In the heart of Brisbane city resides a modern Moorish inspired interior for Naim – a small Middle Eastern café designed by The Stella Collective. At just 55 square meters, Naim is conceived as a compact expression of Stella’s enormous love for Syria. It is an interior tinged with nostalgia and hope.

The brief called for a “celebration Middle Eastern design with a modern take”. Hana Hakim, director of Stella Collective, drew inspiration from cherished memories with her family in Aleppo, Syria, remembering the ancient city’s internal courtyards, bountiful oasis, elaborate geometric tiling, and hole-in-the-wall tea houses.

“This concept was very personal to me. Aleppo was so beautiful and one of the places left in the world where the spirit and generosity of the people was truly arresting,“ explains Hana.
“A lot of Naim’s design narrative has come from the ancient symmetry of internal courtyards, bountiful oasis and rigorous geometry of tiling and black bold lines.”

Hana’s concept of Naim was a modernist take on Damascene ‘hole in the wall’ teahouses. Drawing on her Syrian heritage as well as time devoted designing and rebuilding projects throughout Palestine, Hana felt this interior was a call to action. “I wanted to create a space that gives a peek into Syrian and Islamic architecture, and to bring a very special message about Syria into the light.”

The petite space delivers a design that fits like a glove. Functionality was limited and focussed around the bar area to maximize the number of covers for the café. Natural light was imperative as well as the ‘feel good’ factor.
This informed the decision of the material palette derived through soft textures and symmetry, the backbone of Syrian Architecture.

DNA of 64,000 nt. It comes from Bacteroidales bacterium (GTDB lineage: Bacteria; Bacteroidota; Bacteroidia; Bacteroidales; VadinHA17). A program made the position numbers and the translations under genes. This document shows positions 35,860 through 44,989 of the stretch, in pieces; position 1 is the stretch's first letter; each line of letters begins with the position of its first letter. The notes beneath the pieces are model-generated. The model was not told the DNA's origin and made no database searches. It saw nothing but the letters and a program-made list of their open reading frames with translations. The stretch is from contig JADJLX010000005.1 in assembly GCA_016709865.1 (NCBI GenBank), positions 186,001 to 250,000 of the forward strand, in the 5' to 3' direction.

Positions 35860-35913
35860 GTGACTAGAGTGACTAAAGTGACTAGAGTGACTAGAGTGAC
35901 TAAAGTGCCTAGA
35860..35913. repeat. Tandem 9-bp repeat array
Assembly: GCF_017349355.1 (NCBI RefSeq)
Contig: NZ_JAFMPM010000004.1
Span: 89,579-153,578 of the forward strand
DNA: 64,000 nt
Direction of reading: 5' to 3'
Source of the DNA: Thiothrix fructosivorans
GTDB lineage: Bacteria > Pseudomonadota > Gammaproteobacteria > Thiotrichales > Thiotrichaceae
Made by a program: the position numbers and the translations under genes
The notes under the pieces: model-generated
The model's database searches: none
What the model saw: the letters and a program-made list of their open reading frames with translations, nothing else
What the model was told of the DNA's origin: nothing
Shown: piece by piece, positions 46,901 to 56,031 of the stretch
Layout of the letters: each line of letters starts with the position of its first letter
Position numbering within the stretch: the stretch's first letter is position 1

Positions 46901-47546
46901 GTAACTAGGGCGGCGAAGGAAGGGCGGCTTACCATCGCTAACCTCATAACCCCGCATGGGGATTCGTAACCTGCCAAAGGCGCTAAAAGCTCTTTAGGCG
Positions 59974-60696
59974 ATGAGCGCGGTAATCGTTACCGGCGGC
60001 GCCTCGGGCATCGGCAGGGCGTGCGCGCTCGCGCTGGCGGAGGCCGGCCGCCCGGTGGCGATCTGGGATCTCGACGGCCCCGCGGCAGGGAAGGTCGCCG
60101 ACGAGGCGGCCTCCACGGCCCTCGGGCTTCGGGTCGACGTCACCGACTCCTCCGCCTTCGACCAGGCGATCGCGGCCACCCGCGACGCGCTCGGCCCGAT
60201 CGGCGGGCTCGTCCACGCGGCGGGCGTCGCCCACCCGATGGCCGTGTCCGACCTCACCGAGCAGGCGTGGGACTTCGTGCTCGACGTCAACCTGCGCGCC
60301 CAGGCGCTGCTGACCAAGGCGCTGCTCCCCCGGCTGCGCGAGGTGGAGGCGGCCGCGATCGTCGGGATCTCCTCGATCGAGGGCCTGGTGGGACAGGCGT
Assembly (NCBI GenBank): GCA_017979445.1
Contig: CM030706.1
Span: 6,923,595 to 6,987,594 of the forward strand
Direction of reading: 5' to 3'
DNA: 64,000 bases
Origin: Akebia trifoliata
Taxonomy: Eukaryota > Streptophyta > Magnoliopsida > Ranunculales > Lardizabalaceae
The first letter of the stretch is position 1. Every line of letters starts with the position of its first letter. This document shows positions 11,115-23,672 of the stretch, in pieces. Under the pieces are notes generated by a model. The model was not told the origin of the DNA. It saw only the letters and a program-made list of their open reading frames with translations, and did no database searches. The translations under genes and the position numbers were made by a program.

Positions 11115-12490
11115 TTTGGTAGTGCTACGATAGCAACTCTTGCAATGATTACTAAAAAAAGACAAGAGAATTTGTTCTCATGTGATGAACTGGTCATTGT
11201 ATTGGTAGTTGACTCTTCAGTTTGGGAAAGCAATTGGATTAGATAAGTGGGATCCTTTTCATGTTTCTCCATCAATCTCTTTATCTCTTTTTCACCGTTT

Other features throughout the space include Tadelekt – a plaster technique translating
to ‘rub in’ in Berber, which was used on the walls. The custom geometric tile adorning the walls is a respectful ode to the time of old traditions of arabesque tile craft, and the brass waters station filled with hope and purity, while mirrors reflect natural light and blackened steel features contrast with the Tadelakt and tiles, adding definition.

“Food and design to me, are the greatest cultural bridges – everyone loves food and beauty, it’s so inclusive. I truly believe design can bring people together and help communities on a global scale,” says Hana. “The more the Western world gets to experience the Middle East’s food and culture, the more curious they will be about it and maybe they will start to raise questions about what is happening to people over there and how they can help.”

 

Visit Naïm at 14 Collingwood St in Paddington, QLD.

See more projects by The Stella Collective on Yellowtrace here.

 

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[Images courtesy of The Stella Collective. Photography by Sean Fennessy.]

 

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